SB 5114, the bipartisan bill I'm co-sponsoring to safely reopen Washington by moving all regions to Phase 2 of the governor’s latest restart plan, had a committee hearing Wednesday morning. The majority Democrats could have had it on Governor Inslee’s desk by the time you read this – if the political will was there. I hope the chair of the State Government and Elections Committee moves SB 5114 ahead ASAP so the full Senate can vote; otherwise, the message to restaurant operators and other small employers is “we don’t trust you to act responsibly about the safety of your customers and staff.” I have yet to see anything resembling a broader package of pandemic relief.

I’ll end this comment with a message I received the other day from an elected official in our area.

“As a city councilman, I am watching our communities slowly die. Government officials are collecting a paycheck every month, uninterrupted. This is happening while restrictions are affecting the business owners, their employees and all others who depend on certain services. It is time to allow the “American citizens” to think for themselves. There is NO mental or moral superiority within the government and people know how to take care of themselves. Please, before we see desperate people do desperate things, get this state open. The elections are over and COVID has served its purpose politically, it’s time to move on.”


An 18-cent gas-tax hike?

Yes, you read that right. Plus a “carbon fee.” Plus a “diesel tax differential.” Plus a $10 hike in truck license fees, and passenger vehicle weight fees. A 50% increase in the cost of license plates for cars and motorcycles. And much, much more. Click here to see the whole list of “additional revenues” contained in the transportation package announced by the House Democrats this week.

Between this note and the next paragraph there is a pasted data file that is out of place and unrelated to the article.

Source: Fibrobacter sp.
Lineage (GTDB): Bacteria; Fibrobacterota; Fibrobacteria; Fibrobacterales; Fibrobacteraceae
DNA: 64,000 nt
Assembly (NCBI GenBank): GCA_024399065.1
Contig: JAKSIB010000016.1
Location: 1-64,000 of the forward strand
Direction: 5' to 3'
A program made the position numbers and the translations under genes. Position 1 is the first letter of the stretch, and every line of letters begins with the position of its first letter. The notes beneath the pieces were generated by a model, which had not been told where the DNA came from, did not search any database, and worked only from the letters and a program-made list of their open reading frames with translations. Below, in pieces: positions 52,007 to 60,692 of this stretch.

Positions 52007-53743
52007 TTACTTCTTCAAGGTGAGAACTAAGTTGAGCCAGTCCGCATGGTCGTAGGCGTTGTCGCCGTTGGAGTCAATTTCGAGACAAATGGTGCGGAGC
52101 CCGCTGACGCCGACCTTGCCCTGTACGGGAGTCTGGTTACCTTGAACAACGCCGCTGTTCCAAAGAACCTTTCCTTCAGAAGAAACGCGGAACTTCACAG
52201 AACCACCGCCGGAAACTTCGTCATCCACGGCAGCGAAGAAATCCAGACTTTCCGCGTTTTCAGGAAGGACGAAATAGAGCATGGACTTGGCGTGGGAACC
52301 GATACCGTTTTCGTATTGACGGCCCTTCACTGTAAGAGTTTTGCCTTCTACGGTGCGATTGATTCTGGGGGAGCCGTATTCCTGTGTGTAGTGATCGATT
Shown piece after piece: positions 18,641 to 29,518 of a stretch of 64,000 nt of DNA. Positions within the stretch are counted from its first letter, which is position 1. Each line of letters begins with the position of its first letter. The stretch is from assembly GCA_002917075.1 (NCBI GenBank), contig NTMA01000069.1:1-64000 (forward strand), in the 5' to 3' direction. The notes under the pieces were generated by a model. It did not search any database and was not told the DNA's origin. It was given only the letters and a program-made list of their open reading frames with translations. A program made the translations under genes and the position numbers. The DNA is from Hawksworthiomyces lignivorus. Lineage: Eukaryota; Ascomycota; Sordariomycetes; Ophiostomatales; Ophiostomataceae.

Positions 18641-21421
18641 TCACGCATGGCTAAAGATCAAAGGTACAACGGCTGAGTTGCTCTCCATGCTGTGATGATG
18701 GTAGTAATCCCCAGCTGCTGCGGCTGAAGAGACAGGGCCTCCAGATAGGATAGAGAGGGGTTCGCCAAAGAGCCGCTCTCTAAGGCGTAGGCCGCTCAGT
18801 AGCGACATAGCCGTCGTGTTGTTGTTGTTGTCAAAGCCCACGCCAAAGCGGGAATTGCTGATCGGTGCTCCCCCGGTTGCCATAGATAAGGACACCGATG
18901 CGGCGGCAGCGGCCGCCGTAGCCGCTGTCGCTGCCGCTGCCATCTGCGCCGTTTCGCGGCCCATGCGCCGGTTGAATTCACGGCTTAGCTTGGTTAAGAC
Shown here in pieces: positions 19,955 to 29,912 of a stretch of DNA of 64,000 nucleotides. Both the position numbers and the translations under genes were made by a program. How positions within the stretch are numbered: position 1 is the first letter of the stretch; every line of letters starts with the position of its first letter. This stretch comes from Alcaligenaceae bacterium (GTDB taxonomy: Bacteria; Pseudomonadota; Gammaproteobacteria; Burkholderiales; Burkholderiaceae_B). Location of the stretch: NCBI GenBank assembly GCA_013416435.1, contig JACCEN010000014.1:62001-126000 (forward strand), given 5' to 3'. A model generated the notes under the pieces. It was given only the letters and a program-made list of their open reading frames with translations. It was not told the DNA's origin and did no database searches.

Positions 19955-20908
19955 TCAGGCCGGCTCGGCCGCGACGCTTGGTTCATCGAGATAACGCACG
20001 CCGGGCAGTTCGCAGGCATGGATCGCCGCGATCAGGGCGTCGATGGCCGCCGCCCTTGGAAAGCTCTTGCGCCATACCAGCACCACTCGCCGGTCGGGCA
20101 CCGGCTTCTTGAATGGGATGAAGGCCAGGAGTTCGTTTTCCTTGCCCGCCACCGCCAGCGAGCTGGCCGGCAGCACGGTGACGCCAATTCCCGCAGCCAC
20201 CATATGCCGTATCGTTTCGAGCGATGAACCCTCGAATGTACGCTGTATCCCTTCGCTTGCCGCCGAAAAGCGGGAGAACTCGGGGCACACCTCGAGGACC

I’ve heard the concerns from WSDOT about funding for maintenance and preservation of our state’s roads. I know the state needs to replace a lot of highway culverts to improve fish passage, as ordered by the U.S. Supreme Court. But what the House majority wants goes far beyond those two priorities. It’s amazing that they think all these new taxes and fees are a good idea while so many families and employers are struggling to recover from the pandemic.

The “Connecting Washington” package that was passed in 2015, when I was Senate Majority Leader, received big bipartisan support partly because it reflected input from all corners of the state, collected during a long string of public meetings. The House Democrats say their new package is based on 90 “listening sessions.” If any of those were in rural areas, I missed them. I haven’t seen the project list, but this sounds like another proposal that goes heavy on the I-5 corridor, like we saw in 2013 and just this past year.



A pandemic can't stop the state FFA officers from making their annual visit to this former state FFA officer. I’m proud to see three of the six hail from our 9th District! From left: Secretary Gunnar Aune, Colfax; Treasurer Alissa Whitaker, Moses Lake; Reporter Haley Gilman, Eastmont; President Cole Baerlocher, Colfax; Vice President Lauren Stubbs, LaCrosse; Sentinel Tysen White, Finley.


More pain and misery for the private sector

The state Economic and Revenue Forecast Council releases a state revenue collection report each month. The December report wasn’t good for the private sector, with 19,000 leisure and hospitality jobs lost in November and December – which happens to  coincide with the latest Inslee lockdown. The net loss across the private sector for those months was 5,900 jobs, and the state’s unemployment rate in December jumped to 7.1% (from 6.7%), which was the first increase in the rate since July. 

The state ended 2020 with 215,000 fewer jobs than at the end of 2019. More than 10 percent of that loss was in manufacturing. I agree with the governor that there’s a person behind each COVID statistic; I wonder if he recognizes there’s a person, and often a family, behind each of these lost jobs.     

The chart below shows Washington employment (and here's a link to the full report):

ERFC WA unemployment

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I welcome your comments about anything in this newsletter and questions about what I’m doing on your behalf in the state Senate. Please call, email or write using the contact information at the end of this report.

Click here to visit my legislative webpage!

Legislative E-mail:

Legislative Phone: (360) 786-7620

Toll-Free: 1 (800) 562-6000

 Olympia Address:

204 Legislative Building

P.O. Box 40409

Olympia WA 98504-0409